There’s no lack of interest in the federal election among voters in South Surrey-White Rock on the Semiahmoo Peninsula – judging by the crowd that packed the first all-candidates meeting Friday night (Oct. 4) at the White Rock Community Centre.
An estimated 300 people were there early for the meeting, hosted by the White Rock BIA and South Surrey-White Rock Chamber of Commerce (with sponsorship from the Fraser Valley Real Estate Board and CARP).
And while the majority of those attending appeared evenly split between supporters of Liberal incumbent Gordie Hogg and Conservative Kerry-Lynne Findlay, others appeared receptive to ideas voiced by the NDP’s Stephen Crozier and the Green Party’s Pixie Hobby, while Joel Poulin of the newly-formed People’s Party of Canada drew only a smattering of applause, particularly after he expressed some reluctance to embrace popular views on climate change.
Moderated by former Peace Arch News editor Lance Peverley, candidates were asked to express their views from a series of pre-determined questions gleaned from voters. Topics included not only on climate change, but also affordability of housing and cost of living on the Peninsula, needs of the young and the elderly, the possibility of federal support for infrastructure (including continuing repairs to White Rock’s pier), and even Surrey’s choice to establish a city police force in place of the RCMP.
It was a notably civil exchange of views without overt sniping, and with general agreement that most of the topics raised were genuine issues of concern.
Findlay even received a laugh when – volunteering her microphone to replace the malfunctioning one of another candidate – she said, “see, we can all co-operate.”
Crozier, also gained a laugh by quipping “another stolen NDP program,” as Hogg discussed Liberal investment in affordable housing and, later on, applause when – in an apparent shot at the ‘People’s Party’ name – he stated “we are the worker’s party.”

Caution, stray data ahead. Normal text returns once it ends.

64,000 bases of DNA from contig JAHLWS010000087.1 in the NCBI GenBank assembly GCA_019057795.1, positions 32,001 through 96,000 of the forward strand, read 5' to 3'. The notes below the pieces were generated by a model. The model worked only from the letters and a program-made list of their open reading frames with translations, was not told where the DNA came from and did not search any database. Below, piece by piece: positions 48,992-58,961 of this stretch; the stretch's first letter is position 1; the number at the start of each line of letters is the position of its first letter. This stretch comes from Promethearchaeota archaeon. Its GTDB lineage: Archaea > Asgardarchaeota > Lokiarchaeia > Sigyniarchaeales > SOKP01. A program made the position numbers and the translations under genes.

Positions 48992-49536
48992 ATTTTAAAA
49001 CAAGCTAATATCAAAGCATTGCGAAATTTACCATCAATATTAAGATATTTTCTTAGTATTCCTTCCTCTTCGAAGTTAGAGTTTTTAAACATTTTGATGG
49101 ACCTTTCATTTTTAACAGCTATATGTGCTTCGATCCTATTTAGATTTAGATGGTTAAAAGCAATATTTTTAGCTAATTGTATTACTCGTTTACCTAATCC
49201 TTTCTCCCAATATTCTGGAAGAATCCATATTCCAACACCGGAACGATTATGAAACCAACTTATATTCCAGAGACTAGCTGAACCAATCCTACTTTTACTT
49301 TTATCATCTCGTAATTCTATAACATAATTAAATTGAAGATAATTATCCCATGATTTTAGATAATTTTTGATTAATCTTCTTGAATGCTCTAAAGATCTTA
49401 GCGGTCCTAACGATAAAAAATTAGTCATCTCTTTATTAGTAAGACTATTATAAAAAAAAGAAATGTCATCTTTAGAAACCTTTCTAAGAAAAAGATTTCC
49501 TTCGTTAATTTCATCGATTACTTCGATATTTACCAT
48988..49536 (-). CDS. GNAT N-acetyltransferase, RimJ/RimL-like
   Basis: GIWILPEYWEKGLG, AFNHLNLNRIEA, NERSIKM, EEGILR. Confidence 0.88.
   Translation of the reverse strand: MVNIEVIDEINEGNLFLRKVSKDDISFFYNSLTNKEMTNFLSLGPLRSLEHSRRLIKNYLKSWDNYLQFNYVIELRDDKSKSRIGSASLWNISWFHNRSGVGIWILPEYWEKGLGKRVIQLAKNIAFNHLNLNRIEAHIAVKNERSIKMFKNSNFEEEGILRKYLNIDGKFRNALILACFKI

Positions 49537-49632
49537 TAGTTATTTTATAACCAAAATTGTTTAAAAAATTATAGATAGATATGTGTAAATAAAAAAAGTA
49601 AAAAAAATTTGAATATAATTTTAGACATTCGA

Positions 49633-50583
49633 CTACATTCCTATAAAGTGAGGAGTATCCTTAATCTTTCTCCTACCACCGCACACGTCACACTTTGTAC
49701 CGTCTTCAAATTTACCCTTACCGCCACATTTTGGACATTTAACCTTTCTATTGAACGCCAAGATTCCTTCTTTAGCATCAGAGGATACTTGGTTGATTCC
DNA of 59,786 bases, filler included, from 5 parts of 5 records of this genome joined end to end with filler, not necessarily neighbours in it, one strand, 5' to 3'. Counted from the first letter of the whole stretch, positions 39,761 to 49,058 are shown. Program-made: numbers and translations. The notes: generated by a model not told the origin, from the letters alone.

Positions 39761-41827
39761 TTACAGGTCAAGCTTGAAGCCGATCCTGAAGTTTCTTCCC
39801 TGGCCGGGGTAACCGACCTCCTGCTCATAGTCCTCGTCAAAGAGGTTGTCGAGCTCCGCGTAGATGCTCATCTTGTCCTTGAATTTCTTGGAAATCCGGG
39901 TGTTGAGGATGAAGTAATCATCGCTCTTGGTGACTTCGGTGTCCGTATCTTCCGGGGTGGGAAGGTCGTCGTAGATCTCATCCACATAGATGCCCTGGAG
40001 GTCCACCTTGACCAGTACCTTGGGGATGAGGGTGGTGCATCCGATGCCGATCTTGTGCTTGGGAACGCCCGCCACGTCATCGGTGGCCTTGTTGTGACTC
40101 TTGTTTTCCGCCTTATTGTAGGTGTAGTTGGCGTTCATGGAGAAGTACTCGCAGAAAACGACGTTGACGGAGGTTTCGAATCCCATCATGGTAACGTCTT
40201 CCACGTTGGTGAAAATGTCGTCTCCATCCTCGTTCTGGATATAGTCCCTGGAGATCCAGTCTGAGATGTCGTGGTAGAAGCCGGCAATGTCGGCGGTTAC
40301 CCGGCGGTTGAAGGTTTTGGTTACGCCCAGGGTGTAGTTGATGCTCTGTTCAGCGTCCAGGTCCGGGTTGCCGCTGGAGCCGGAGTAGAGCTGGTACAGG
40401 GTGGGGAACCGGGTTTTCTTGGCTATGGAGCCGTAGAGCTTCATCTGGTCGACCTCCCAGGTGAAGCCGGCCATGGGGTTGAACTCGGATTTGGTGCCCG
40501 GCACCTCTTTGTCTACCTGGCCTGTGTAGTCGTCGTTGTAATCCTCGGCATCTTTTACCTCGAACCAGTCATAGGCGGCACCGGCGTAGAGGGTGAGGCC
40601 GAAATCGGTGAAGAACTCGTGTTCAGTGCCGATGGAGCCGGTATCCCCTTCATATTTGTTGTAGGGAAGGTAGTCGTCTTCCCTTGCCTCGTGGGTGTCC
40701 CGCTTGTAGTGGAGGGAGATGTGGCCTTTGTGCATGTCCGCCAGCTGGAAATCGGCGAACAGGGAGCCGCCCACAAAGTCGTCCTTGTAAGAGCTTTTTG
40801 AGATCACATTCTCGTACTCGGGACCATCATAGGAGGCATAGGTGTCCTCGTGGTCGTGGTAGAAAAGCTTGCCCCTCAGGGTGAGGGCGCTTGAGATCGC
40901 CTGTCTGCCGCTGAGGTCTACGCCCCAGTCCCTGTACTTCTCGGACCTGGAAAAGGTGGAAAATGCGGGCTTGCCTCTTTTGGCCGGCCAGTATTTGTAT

The NDP candidate started the evening making political hay out of the plastic water bottles provided for candidates by organizers.
“This is indicative of some of the changes we have to start making,” he said.
“I don’t believe any of the parties here have all the answers,” Hogg said after stating that voters and politicians are facing a multitude of conflicting and challenging situations.
“We all do the best we can whatever the conditions are.”
But while taking opportunity to note the actions of the Liberals in response to issues raised – such as a recent CMHC funding for an affordable housing development in South Surrey – he also reminded the audience that he grew up in the community. “The values I grew up with, I think, are consistent with the values of the Liberal Party,” he said.
Findlay, on the other hand, continued to paint the Conservatives as the party with practical solutions to Canadian problems, as opposed to what she described as “the federal Liberals’ excessive spending.”
“We need to be living within our means, not going into deficits and mortgaging our children and grandchildren’s future – that’s not right,” she said.
Hobby spoke of the need for a “sustainable economy and an honest, ethical and caring leadership,” and suggested that a shift away from a fossil fuel-based economy and the development of new technologies would result in the creation of “hundreds and hundreds of jobs,” as well as purposeful activities for young people including a ‘community environmental services corps.’
Poulin received positive feedback from the crowd when he spoke of “responsibility, fairness and respect for all Canadians” being tenets of the People’s Party – which he described as the “fastest growing party in Canadian history.”
But the reaction was distinctly lukewarm reception when, in response to a question to what action should be taken on climate change, he suggested people should not be persuaded by “websites” and “third party opinions” but “go to science” instead.
Climate change also provided one of the greatest differences between the Conservative and other party positions, with Findlay asserting that the Conservative plan emphasizes the development of encouraging business solutions using new technology rather than carbon pricing – which, she claimed, does not work.
“Carbon pricing does work,” Hogg insisted. “In Australia, they had carbon pricing and then took it off and things changed drastically.”
Both Crozier and Hobby were adamant that the country needs to move away from fossil fuels and into sustainable resources.